10. The article of claim 6, wherein instructions for comparing contents of the conventional memory area comprise instructions for comparing a value of each element of the first data structure with contents of the conventional memory area at an address obtained from a reference associated with a corresponding element of the first data structure.
11. A system that collects program control flow information, comprising:
a processor;
a conventional memory area dedicated to store procedure linkage information coupled to the processor;
logic to determine changed and unchanged memory regions in the conventional memory area by comparing contents of the conventional memory area with contents of a first data structure;
logic to collect procedure linkage information from all changed memory regions of the conventional memory area;
logic to form a second data structure to reflect all collected procedure linkage information elements along with references to original locations of said elements within the conventional memory area;
logic to mark unchanged memory regions as changed if an address range between at least one collected procedure linkage element and any point within a changed memory region being currently processed intersects address ranges of the unchanged memory regions;
logic to combine the second data structure with portions of the first data structure corresponding to the unchanged memory regions of the conventional memory area; and
logic to substitute the second data structure for the first data structure after all changed memory regions have been processed.
12. The system of claim 11, wherein procedure linkage information comprises at least a procedure link address.
13. The system of claim 11, wherein the entire conventional memory area is determined to be a single changed memory region upon an initial request for program control flow information.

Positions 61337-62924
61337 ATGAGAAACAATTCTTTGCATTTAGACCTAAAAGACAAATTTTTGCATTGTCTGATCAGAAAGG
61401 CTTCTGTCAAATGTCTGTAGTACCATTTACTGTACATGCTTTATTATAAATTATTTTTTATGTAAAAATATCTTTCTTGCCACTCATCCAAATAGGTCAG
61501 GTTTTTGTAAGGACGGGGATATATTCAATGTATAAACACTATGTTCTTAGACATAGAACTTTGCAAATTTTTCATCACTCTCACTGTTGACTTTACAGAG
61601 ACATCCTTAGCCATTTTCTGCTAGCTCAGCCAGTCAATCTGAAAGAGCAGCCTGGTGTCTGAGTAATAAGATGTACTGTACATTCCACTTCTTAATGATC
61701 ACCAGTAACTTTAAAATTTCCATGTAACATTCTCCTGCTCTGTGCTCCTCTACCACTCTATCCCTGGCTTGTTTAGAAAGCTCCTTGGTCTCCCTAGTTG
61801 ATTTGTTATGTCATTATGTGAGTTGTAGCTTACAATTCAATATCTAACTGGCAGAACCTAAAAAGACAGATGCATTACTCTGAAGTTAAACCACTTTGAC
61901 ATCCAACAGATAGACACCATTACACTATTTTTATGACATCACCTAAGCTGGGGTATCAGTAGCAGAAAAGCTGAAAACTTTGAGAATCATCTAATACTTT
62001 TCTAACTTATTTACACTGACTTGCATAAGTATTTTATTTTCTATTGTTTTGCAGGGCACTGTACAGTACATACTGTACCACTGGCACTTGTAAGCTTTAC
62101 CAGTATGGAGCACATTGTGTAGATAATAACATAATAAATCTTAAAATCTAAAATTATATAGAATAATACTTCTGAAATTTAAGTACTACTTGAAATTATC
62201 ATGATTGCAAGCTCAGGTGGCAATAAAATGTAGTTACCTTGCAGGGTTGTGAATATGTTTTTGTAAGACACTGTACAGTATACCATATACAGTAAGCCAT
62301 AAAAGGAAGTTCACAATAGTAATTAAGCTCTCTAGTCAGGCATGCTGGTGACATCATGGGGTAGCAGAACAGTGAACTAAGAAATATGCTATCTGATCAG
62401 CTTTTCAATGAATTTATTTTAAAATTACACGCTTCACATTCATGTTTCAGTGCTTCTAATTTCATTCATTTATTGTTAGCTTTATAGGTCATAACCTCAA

14. The system of claim 11, wherein the first data structure comprises procedure linkage information elements associated with references to original locations of said elements within the conventional memory area.
15. The system of claim 11, wherein logic to compare contents of the conventional memory area comprises logic to compare a value of each element of the first data structure with contents of the conventional memory area at an address obtained from a reference associated with a corresponding element of the first data structure.
Description
CROSS-REFERENCE TO RELATED APPLICATION

This application is a National Phase application of, and claims priority to, International Application No. PCT/RU2006/000400, filed Jul. 26, 2006, entitled AN EFFICIENT CALL SEQUENCE RESTORATION METHOD.

A portion of the disclosure of this patent document contains material that is subject to copyright protection. The copyright owner has no objection to the facsimile reproduction by anyone of the patent document or the patent disclosure, as it appears in the Patent and Trademark Office patent file or records, but otherwise reserves all copyright rights whatsoever.